Thursday, September 5, 2013

{Review} Lions of Scotland: Lords of Hume Castle by Thomas E. Greenlaw

ISBN #: 978-1475155815
Page Count: 712
Copyright: May 2, 2013
Publisher: CreateSpace Independent Publishing Platform

Book Summary:
(Taken from back cover)

Since the beginning of recorded history few people have fought longer and harder for their freedom and independence than the inhabitants of the diminutive nation of Scotland. From their earliest history they fought; Scots with the Picts; Scots with the Romans; and Scots with the English.

Though outnumbered ten to one, for three centuries they fought against the English enduring many massacres, including King Edward I's annihilation, in 1296 A.D., of all the men, women and children of the town of Berwick, then held by Scotland.

By the start of the sixteenth century, the Cheviot Hills provided a clear line between the two countries, a line repeatedly crossed by raiders (reivers) on both sides, and many a skirmish escalated to a bloody battle. This relentless fighting continued until the Union of the Crowns, in 1603.

Scottish ability to resisted their numerically superior enemy was enabled by the powerful families of the Borderland, like the Scotts, the Kerrs and especially the family of Humes led by the Lords of Hume Castle.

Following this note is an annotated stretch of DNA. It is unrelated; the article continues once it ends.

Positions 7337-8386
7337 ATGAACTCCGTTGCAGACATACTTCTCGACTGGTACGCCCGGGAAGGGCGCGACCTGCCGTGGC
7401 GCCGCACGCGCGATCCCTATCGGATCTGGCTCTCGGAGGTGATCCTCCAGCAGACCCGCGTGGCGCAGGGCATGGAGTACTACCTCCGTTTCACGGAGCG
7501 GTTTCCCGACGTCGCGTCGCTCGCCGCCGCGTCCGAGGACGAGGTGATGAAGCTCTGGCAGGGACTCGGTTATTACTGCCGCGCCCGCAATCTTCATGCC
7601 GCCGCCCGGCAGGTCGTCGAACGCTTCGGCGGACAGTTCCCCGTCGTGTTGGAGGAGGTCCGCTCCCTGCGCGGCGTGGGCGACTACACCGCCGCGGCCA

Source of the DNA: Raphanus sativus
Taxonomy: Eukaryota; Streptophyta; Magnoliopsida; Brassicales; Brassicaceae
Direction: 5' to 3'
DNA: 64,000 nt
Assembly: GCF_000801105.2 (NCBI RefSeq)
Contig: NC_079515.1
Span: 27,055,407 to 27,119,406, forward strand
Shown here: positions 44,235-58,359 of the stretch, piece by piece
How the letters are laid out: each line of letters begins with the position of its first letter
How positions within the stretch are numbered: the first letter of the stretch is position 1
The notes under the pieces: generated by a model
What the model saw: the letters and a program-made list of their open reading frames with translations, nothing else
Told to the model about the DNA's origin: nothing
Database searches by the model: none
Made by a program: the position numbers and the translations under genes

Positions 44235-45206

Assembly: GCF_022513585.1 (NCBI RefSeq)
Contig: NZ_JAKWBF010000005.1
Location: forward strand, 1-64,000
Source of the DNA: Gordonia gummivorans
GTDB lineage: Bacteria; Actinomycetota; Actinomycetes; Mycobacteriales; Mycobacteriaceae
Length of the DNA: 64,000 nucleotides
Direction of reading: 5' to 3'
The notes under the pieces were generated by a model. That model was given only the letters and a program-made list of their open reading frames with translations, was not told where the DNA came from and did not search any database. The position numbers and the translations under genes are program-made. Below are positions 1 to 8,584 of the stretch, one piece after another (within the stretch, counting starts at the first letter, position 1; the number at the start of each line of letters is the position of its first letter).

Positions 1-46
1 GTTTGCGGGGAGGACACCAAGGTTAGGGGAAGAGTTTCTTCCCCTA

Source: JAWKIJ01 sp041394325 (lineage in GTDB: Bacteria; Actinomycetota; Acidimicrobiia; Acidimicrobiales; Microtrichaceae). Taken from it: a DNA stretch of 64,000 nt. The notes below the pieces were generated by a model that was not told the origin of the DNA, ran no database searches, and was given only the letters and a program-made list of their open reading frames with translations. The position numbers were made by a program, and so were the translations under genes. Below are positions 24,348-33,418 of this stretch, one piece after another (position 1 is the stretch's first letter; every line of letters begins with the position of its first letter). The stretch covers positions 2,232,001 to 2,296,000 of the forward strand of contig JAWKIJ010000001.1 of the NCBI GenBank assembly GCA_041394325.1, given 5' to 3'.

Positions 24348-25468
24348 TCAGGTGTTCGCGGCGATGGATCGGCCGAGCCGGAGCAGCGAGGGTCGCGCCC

This is the story of the Humes' interminable struggle; their victories and defeats, their loves and hates; their joy and despair during a bitter time of indecisive rulers, a decadent Catholic Church, witchcraft and unthinkable treason, treachery and murder.

Mandy's Review:

I've never heard of the Humes before reading this novel. Their story, while historically accurate concerning dates and who was reigning, is depicted fictionally in Lions of Scotland. Despite its length, the Humes' story was very engaging and easy to read.

There were a couple things that could have been changed to take this book from good to great. The first is the dialect. The Humes were a Scottish clan. I would have loved to see the Scottish dialect depicted in this novel. Even though it can be a little difficult to read and understand, it would have lent an authenticity to the Humes' story. As it stands, the book changes back and forth between the Scottish dialect and the English dialect, which can be slightly confusing when you're really into the story and the dialect changes all of a sudden. The second change is the length of the novel. Not many people are willing to read a novel that is over 700 pages. It's a little intimidating. Perhaps if the novel were split into two books it would have greater success. Part One would be the perfect amount for the first book leaving Part Two as the second book. That would make the Humes' story much more manageable to consume. I think an editor could easily make these corrections.

If you're looking for a novel that makes history come alive, Lions of Scotland is for you. With all of the battles, intrigues, complicated love stories, and deceits, this novel is sure to appeal to many people.

*A physical copy of this novel was provided by the author in exchange for an honest review.

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